I would like to point out that there were some factors that prompted me to make investments in certain specific areas. My experiment in money exchange was the temptation to set up a bank. The absence of any Islamic banking was also another factor in establishing Al-Rajhi Bank, which is now the world's biggest Islamic lender by market value. I began the experiment with opening an office in Britain where we introduced Islamic banking system at a greater level. The experiment was a success and it had received total backing of the Saudi Islamic scholars at that time. I still recall the application made for getting license for the bank was turned down in the beginning. This was because the concerned British officials did not have any idea about Islamic banking. Therefore, I went to London and met with the manager of the Bank of England and two of his deputies. I told them that Muslims and Christians see interest as forbidden (haram), and the Muslim and Christian religious people are unwilling to make transactions with banks based on interest and instead prefer to keep their cash and other valuables in boxes at their homes. I tried to convince them that (if we establish Islamic banks) this money would be helpful to strengthen the world economy. These talks were helpful in convincing them and they agreed to open Islamic banks. Then I traveled widely throughout the world in the West and East, and met with the chiefs of central banks in various countries and explained to them about the salient features of the Islamic economy. We started working and achieved success through launching it in the Kingdom and implementing it in London. When I returned to the Kingdom from London, I met the late Grand Mufti Sheikh Abdul Aziz bin Baz and Sheikh Abdullah bin Humaid, and informed them about the plan saying: 'We would reach, by the grace of Allah, the Islamic banking within a stipulated period of time.' They praised me for the initiative. We started aggressively implementing the project and that is in the form of Al-Rajhi Bank as you see now. Regarding Al-Watania Poultry, the idea of establishing such a venture struck me after my visit to a poultry project abroad. I saw that the way of slaughtering chicken was not proper. Then I decided to make investments in the field of poultry after considering it as a duty to my religion and nation. I started the project even though making investments in poultry involved high risks in those days. Now Al-Watania has become a mega Saudi project that is instrumental in achieving food security in many respects. The company enjoys a 40 percent market share in the Kingdom, and Al-Watania chickens are naturally fed and halal slaughtered in accordance with the Shariah principles.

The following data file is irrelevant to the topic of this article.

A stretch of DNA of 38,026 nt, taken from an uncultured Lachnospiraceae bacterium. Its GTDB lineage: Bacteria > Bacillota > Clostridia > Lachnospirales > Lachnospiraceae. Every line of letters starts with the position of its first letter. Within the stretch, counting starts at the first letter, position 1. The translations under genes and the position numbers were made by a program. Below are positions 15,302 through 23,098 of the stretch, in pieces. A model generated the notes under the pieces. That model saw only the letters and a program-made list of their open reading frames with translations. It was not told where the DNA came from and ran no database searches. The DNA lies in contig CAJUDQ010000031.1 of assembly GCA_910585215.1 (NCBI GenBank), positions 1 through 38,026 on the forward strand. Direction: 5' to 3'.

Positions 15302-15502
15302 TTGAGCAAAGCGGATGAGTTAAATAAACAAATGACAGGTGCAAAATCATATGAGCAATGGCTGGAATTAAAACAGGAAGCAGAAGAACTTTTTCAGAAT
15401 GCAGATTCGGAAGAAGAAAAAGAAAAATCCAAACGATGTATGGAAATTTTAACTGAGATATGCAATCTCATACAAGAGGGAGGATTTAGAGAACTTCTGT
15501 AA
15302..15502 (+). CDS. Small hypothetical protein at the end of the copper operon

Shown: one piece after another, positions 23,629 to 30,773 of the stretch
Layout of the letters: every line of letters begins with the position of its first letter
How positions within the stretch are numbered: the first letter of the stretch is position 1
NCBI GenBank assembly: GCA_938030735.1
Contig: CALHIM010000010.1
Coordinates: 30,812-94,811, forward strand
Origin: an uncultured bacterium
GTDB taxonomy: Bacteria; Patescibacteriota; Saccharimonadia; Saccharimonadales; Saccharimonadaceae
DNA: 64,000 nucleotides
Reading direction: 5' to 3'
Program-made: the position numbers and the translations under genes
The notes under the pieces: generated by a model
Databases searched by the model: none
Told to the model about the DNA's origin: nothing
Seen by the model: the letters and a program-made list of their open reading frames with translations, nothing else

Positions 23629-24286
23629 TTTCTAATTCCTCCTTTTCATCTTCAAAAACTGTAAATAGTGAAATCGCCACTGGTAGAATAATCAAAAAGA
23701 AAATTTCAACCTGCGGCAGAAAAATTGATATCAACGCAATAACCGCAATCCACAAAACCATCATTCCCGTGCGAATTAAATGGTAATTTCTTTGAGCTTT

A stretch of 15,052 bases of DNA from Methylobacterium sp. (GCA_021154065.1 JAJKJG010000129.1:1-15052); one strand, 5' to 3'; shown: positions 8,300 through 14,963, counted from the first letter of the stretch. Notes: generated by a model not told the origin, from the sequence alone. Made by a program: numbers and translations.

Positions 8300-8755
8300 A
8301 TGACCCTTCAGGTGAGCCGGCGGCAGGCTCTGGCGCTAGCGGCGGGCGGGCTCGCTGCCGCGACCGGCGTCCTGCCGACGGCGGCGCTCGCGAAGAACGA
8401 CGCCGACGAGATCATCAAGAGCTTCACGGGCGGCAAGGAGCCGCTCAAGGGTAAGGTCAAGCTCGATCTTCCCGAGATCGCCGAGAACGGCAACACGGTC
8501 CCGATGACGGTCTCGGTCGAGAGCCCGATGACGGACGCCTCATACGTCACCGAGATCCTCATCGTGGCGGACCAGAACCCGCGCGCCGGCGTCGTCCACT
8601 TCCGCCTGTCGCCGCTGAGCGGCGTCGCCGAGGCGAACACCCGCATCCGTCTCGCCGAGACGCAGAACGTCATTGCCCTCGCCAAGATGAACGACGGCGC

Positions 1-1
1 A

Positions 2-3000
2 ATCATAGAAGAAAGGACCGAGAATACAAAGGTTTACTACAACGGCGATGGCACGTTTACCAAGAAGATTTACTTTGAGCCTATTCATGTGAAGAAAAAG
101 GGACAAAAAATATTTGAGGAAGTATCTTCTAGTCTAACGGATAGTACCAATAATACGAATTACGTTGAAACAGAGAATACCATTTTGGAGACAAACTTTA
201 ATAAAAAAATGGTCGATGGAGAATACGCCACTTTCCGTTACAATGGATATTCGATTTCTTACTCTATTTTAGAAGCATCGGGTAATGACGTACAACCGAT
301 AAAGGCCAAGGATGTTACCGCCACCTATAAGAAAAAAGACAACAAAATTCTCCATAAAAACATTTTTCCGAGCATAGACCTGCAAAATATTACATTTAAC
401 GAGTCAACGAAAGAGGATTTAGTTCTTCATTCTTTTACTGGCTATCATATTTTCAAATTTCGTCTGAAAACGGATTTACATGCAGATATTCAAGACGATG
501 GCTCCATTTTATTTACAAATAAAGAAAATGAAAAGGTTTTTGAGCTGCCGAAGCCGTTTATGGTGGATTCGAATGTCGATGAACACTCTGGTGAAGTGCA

What about your insistence on introducing organic farming through Al-Watania agricultural projects?